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Re: [vox-tech] Linux networking question
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Re: [vox-tech] Linux networking question



Yeah, I can see how not knowing what ports to open is
a problem. With netfilter, you could just forward
stuff between the PS/2 and the internet. 

Red Hat Security and Optimization has a short
discussion on netfilter and how the actual commands
work. It's in chapter 20. At least it's a starting
point.

Marc

--- Michael J Wenk <mwenk@comcast.net> wrote:
> Answers below:
> 
> ----- Original Message -----
> From: "Marc Hasbrouck" <m_hasbrouck@yahoo.com>
> To: <vox-tech@lists.lugod.org>
> Sent: Saturday, January 25, 2003 9:58 PM
> Subject: Re: [vox-tech] Linux networking question
> 
> 
> > What version of Linux are you using?
> 
> Debian linux woody with kernel 2.4.19.
> 
> 
> >
> > For a generalized look at firewalling, look around
> for
> > the O'Reilly book Building Internet Firewalls, 2nd
> Ed.
> > It gives a non OS specific discussion of
> firewalling
> > and ports. Also, go to netfilter.org (the iptables
> > folks).
> 
> I've read some of their stuff, and went thru the
> manpages, but
> unfortunately, I wasn't able to do what I wanted to
> do.
> 
> >
> > If you have your DHCP server and clients set up
> right,
> > local traffic should stay local. At least it does
> here
> > on my systems.
> >
> > An example of the kind of addressing I use:
> >
> > Local network:
> > IP adddresses: 192.168.100.1 through
> 192.168.100.254
> > Net Mask: 255.255.255.0
> > Default Gateway: 192.168.100.1
> 
> Right now, Im completely DHCP, but my windows box,
> and the PS2 are given
> static addresses via DHCP.
> 
> A little quirk of mine is to use the 10.0.0 network,
> and my static
> addresses(granted by DHCP) are below 40, dynamic are
> 40-80, and everything
> above 80 is non DHCP.  I use a standard class C
> subnet mask, and my default
> gateway is my linksys router which is 10.0.0.200.  I
> hand everybody on DHCP
> DNS servers 10.0.0.1(linux box), and whatever is in
> resolv.conf(comcast.net
> nameservers)
> 
> My original solution did not work, and that was to
> turn kernel level
> netfilter logging on, and then figure out what ports
> individual games wanted
> open and then open them.  It didn't work because no
> matter what I did to
> iptables and syslog, everything iptables would find
> would be logged to the
> console only.  I wasn't able to figure it out, and
> combing the manpages(and
> even some of the netfilter sourcecode) didn't help. 
> Even with that, I was
> looking for more of a general way to grant the ps2,
> rather than individual
> port forwarding which is sorta tedious.
> 
> Ill check out that book sometime soon, thanks for
> the suggestion.
> 
> 
> 
> >
> > When I reference an address out side of the above
> > range, the packet is routed to the gateway (in
> this
> > case, 192.168.100.1). Otherwise, the packet should
> > never cross the gateway.
> >
> > Marc
> >
> > --- Michael J Wenk <mwenk@comcast.net> wrote:
> > > I have a question that has cropped up recently. 
> I
> > > have a gamesystem with an ethernet card in it.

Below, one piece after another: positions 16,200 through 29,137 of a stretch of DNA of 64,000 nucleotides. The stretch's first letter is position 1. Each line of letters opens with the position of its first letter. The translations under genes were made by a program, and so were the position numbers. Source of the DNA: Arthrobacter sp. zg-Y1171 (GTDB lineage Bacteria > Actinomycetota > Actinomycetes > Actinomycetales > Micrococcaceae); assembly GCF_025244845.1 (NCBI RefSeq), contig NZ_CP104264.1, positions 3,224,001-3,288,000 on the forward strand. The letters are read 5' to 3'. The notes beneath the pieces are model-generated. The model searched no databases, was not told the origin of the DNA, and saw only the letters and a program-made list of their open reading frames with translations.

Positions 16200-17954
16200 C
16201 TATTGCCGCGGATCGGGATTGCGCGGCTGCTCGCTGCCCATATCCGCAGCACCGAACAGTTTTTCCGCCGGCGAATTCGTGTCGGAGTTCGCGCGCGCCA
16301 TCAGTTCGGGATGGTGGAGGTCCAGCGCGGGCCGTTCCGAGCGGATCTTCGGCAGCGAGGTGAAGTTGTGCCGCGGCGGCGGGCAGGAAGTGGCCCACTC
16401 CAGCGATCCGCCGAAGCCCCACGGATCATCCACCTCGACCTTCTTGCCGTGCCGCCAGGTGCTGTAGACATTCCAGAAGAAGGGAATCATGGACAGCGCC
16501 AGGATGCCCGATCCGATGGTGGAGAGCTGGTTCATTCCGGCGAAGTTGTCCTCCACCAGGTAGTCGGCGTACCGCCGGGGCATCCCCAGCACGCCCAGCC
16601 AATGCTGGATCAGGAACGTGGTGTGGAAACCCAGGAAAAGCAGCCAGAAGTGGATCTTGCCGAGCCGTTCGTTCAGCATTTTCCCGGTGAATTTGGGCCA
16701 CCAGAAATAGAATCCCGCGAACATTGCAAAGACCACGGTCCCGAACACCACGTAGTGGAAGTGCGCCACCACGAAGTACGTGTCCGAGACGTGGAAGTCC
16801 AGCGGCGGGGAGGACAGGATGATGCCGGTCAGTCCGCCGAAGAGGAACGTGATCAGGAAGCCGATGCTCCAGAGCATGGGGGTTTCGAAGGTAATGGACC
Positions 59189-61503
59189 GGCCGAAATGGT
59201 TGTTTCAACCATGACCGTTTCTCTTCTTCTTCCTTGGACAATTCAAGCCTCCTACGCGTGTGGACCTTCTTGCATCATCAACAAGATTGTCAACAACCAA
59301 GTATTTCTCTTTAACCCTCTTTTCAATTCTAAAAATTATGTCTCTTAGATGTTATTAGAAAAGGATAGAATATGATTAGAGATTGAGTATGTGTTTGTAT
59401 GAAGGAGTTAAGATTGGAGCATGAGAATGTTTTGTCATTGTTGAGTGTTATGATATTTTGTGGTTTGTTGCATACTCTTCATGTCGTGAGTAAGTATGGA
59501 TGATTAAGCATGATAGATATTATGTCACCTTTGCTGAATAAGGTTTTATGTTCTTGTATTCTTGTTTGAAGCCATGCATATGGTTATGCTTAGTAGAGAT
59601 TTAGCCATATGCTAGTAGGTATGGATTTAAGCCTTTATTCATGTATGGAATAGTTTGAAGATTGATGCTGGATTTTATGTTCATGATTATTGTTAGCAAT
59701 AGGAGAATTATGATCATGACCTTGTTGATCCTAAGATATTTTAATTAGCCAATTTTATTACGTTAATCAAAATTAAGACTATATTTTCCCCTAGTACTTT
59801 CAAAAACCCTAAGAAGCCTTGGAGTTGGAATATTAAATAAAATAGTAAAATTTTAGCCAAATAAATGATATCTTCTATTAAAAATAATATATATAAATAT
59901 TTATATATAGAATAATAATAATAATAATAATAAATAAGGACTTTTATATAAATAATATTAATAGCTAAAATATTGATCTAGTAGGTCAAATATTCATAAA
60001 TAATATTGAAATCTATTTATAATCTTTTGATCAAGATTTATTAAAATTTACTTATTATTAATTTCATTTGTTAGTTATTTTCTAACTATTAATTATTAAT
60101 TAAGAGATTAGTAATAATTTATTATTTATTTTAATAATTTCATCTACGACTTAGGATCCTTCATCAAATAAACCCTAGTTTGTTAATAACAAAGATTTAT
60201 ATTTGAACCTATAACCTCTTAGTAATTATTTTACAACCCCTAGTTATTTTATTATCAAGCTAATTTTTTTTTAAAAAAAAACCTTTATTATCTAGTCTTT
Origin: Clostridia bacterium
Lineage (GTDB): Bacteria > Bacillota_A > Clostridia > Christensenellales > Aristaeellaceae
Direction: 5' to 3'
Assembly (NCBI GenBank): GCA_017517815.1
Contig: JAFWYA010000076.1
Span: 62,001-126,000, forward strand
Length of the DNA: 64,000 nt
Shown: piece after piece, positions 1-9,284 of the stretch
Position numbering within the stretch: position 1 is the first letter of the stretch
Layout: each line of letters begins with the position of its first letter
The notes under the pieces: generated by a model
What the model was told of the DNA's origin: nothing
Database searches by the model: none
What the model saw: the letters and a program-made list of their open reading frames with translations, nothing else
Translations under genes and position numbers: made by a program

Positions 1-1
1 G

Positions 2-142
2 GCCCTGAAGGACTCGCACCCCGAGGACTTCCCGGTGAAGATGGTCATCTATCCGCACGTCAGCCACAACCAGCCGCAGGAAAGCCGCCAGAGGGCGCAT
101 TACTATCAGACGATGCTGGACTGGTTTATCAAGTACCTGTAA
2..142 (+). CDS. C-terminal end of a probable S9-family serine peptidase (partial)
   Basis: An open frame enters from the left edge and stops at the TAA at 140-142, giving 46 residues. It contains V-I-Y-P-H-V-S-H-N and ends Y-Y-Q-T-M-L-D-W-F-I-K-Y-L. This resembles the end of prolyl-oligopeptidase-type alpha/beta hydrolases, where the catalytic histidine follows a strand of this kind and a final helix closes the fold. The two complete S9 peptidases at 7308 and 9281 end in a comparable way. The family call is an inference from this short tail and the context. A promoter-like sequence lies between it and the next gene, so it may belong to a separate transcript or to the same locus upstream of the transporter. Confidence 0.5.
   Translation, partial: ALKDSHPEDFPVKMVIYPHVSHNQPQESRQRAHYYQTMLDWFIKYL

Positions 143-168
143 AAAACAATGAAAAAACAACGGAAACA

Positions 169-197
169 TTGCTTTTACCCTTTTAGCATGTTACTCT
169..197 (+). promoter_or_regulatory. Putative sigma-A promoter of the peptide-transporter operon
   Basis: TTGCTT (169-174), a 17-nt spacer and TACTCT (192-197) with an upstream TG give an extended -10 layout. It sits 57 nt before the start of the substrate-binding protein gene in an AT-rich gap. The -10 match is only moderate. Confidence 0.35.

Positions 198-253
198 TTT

> My
> > > old setup had everything going thru my linux
> system
> > > to the internet.  The linux box has a DHCP and
> > > caching DNS server running and it all seemed to
> work
> > > great.  I have had this setup since December of
> 2000
> > > and have had to make little modifications to it.
> > > Unfortunately, my PS2(the above game system)
> does
> > > not seem to like this very much.  The issue is
> > > unfortunately port forwarding.  To fix this(on a
> > > temporary basis) I used the router portion of my
> > > hub(its a linksys cable/DSL router that I bought
> a
> > > few years back on the hopes that it would work
> > > better or at least as well as the linux in
> routing,
> > > and save me a few bucks on power.  Unfortunately
> > > back then, it failed miserably.  However,
> recently
> > > with my current problems, I was reading that the
> > > thing is upgradable by firmware.  I did that and
> it
> > > works better.  Rather than fail after a few hrs
> of
> > > operation, it lasted about a week before
> requiring
> > > powercycling.  My problem is more software and
> comes
> > > from the fact that game makers for PS2 don't
> seem
> > > very communicative about what ports need to be
> > > opened in their software for stuff to function
> > > properly.  The linksys router supports a DMZ
> host
> > > which throws the PS2 system on the network
> > > unprotected.  My question is, is there a way to
> do
> > > this in software in the linux box?  I know I
> could
> > > probably get 1 more hub, and put the exterior
> > > connections(the PS2 and the linux box) on it and
> get
> > > another IP from comcast.  I don't want to do
> this
> > > for my whole network, and it comes from the fact
> > > that I never could convince my systems that they
> > > didn't need to go to the internet for local file
> > > xfers(which I do a lot.)  So, does anyone have
> any
> > > idea how to simulate the DMZ portion of the
> linksys
> > > router under linux?  Im running a 2.4
> kernel(2.4.19
> > > to be exact.)  Oh, and I'm looking for something
> a
> > > bit cleaner than just forwarding every port to
> the
> > > PS2.
> > >
> > > Mike
> > >
> >
> >
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